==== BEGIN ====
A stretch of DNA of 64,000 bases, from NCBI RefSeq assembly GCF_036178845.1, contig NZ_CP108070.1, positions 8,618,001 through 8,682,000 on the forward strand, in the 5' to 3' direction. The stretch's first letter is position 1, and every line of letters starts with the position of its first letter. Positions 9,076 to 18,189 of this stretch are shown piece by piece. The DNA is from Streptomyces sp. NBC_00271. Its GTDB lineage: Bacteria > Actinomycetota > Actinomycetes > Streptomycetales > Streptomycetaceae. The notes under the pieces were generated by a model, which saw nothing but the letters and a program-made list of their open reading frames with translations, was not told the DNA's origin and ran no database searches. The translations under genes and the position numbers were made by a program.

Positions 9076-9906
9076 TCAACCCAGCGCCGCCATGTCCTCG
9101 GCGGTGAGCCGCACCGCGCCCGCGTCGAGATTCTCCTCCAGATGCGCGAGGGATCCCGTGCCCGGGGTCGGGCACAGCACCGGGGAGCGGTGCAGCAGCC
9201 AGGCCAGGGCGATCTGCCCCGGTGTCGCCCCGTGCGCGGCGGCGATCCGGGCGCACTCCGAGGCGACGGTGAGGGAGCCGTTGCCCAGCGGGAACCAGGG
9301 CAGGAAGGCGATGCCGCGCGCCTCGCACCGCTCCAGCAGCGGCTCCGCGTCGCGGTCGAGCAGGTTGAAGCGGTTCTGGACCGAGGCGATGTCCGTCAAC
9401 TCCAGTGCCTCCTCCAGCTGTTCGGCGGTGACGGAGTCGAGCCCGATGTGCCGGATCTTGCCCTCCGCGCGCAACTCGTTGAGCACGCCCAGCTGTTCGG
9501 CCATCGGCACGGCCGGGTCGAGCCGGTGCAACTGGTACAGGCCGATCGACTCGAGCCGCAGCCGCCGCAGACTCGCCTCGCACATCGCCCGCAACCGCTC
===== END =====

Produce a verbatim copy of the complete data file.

A stretch of DNA of 64,000 bases, from NCBI RefSeq assembly GCF_036178845.1, contig NZ_CP108070.1, positions 8,618,001 through 8,682,000 on the forward strand, in the 5' to 3' direction. The stretch's first letter is position 1, and every line of letters starts with the position of its first letter. Positions 9,076 to 18,189 of this stretch are shown piece by piece. The DNA is from Streptomyces sp. NBC_00271. Its GTDB lineage: Bacteria > Actinomycetota > Actinomycetes > Streptomycetales > Streptomycetaceae. The notes under the pieces were generated by a model, which saw nothing but the letters and a program-made list of their open reading frames with translations, was not told the DNA's origin and ran no database searches. The translations under genes and the position numbers were made by a program.

Positions 9076-9906
9076 TCAACCCAGCGCCGCCATGTCCTCG
9101 GCGGTGAGCCGCACCGCGCCCGCGTCGAGATTCTCCTCCAGATGCGCGAGGGATCCCGTGCCCGGGGTCGGGCACAGCACCGGGGAGCGGTGCAGCAGCC
9201 AGGCCAGGGCGATCTGCCCCGGTGTCGCCCCGTGCGCGGCGGCGATCCGGGCGCACTCCGAGGCGACGGTGAGGGAGCCGTTGCCCAGCGGGAACCAGGG
9301 CAGGAAGGCGATGCCGCGCGCCTCGCACCGCTCCAGCAGCGGCTCCGCGTCGCGGTCGAGCAGGTTGAAGCGGTTCTGGACCGAGGCGATGTCCGTCAAC
9401 TCCAGTGCCTCCTCCAGCTGTTCGGCGGTGACGGAGTCGAGCCCGATGTGCCGGATCTTGCCCTCCGCGCGCAACTCGTTGAGCACGCCCAGCTGTTCGG
9501 CCATCGGCACGGCCGGGTCGAGCCGGTGCAACTGGTACAGGCCGATCGACTCGAGCCGCAGCCGCCGCAGACTCGCCTCGCACATCGCCCGCAACCGCTC